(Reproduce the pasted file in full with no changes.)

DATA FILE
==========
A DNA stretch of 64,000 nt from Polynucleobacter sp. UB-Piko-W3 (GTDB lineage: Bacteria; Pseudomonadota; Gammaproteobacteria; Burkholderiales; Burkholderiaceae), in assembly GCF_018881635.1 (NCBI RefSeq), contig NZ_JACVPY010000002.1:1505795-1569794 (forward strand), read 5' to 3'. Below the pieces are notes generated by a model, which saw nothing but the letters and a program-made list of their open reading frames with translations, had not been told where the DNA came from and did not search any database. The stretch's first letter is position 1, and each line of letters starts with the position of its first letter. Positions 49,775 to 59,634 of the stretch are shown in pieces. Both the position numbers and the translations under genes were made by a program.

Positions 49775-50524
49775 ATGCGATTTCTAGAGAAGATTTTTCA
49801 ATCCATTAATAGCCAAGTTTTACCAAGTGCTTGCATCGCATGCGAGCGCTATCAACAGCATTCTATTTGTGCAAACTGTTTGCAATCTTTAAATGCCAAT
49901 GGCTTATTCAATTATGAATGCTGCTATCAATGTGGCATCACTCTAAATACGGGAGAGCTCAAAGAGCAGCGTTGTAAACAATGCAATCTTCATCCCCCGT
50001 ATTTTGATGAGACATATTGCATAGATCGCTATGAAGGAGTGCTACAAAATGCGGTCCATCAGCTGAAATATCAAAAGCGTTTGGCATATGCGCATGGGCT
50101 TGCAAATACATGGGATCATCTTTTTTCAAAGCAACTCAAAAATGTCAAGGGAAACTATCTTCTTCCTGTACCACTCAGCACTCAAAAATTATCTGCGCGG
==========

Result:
A DNA stretch of 64,000 nt from Polynucleobacter sp. UB-Piko-W3 (GTDB lineage: Bacteria; Pseudomonadota; Gammaproteobacteria; Burkholderiales; Burkholderiaceae), in assembly GCF_018881635.1 (NCBI RefSeq), contig NZ_JACVPY010000002.1:1505795-1569794 (forward strand), read 5' to 3'. Below the pieces are notes generated by a model, which saw nothing but the letters and a program-made list of their open reading frames with translations, had not been told where the DNA came from and did not search any database. The stretch's first letter is position 1, and each line of letters starts with the position of its first letter. Positions 49,775 to 59,634 of the stretch are shown in pieces. Both the position numbers and the translations under genes were made by a program.

Positions 49775-50524
49775 ATGCGATTTCTAGAGAAGATTTTTCA
49801 ATCCATTAATAGCCAAGTTTTACCAAGTGCTTGCATCGCATGCGAGCGCTATCAACAGCATTCTATTTGTGCAAACTGTTTGCAATCTTTAAATGCCAAT
49901 GGCTTATTCAATTATGAATGCTGCTATCAATGTGGCATCACTCTAAATACGGGAGAGCTCAAAGAGCAGCGTTGTAAACAATGCAATCTTCATCCCCCGT
50001 ATTTTGATGAGACATATTGCATAGATCGCTATGAAGGAGTGCTACAAAATGCGGTCCATCAGCTGAAATATCAAAAGCGTTTGGCATATGCGCATGGGCT
50101 TGCAAATACATGGGATCATCTTTTTTCAAAGCAACTCAAAAATGTCAAGGGAAACTATCTTCTTCCTGTACCACTCAGCACTCAAAAATTATCTGCGCGG